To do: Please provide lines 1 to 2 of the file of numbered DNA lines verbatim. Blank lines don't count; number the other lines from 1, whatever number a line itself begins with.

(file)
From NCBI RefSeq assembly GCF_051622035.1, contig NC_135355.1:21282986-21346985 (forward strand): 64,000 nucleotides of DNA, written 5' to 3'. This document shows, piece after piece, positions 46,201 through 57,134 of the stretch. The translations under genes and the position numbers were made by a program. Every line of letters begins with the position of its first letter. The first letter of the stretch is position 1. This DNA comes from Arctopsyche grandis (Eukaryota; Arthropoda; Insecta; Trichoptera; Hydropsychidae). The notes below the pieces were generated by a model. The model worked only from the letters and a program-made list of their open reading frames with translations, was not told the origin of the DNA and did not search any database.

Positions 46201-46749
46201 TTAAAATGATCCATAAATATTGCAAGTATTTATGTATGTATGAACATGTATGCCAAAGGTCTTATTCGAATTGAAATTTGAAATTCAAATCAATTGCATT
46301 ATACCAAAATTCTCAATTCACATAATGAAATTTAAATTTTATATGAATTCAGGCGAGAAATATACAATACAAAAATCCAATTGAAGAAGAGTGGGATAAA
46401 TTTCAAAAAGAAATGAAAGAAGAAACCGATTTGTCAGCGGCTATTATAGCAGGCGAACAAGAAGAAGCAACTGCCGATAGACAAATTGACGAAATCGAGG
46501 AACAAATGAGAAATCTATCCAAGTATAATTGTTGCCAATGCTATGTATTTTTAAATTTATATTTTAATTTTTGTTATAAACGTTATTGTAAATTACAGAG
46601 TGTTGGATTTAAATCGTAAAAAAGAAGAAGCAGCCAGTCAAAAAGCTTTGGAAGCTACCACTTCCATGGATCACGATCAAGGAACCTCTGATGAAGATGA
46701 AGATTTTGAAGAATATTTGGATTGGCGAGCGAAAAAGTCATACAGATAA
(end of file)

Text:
From NCBI RefSeq assembly GCF_051622035.1, contig NC_135355.1:21282986-21346985 (forward strand): 64,000 nucleotides of DNA, written 5' to 3'. This document shows, piece after piece, positions 46,201 through 57,134 of the stretch. The translations under genes and the position numbers were made by a program. Every line of letters begins with the position of its first letter. The first letter of the stretch is position 1. This DNA comes from Arctopsyche grandis (Eukaryota; Arthropoda; Insecta; Trichoptera; Hydropsychidae). The notes below the pieces were generated by a model. The model worked only from the letters and a program-made list of their open reading frames with translations, was not told the origin of the DNA and did not search any database.

Positions 46201-46749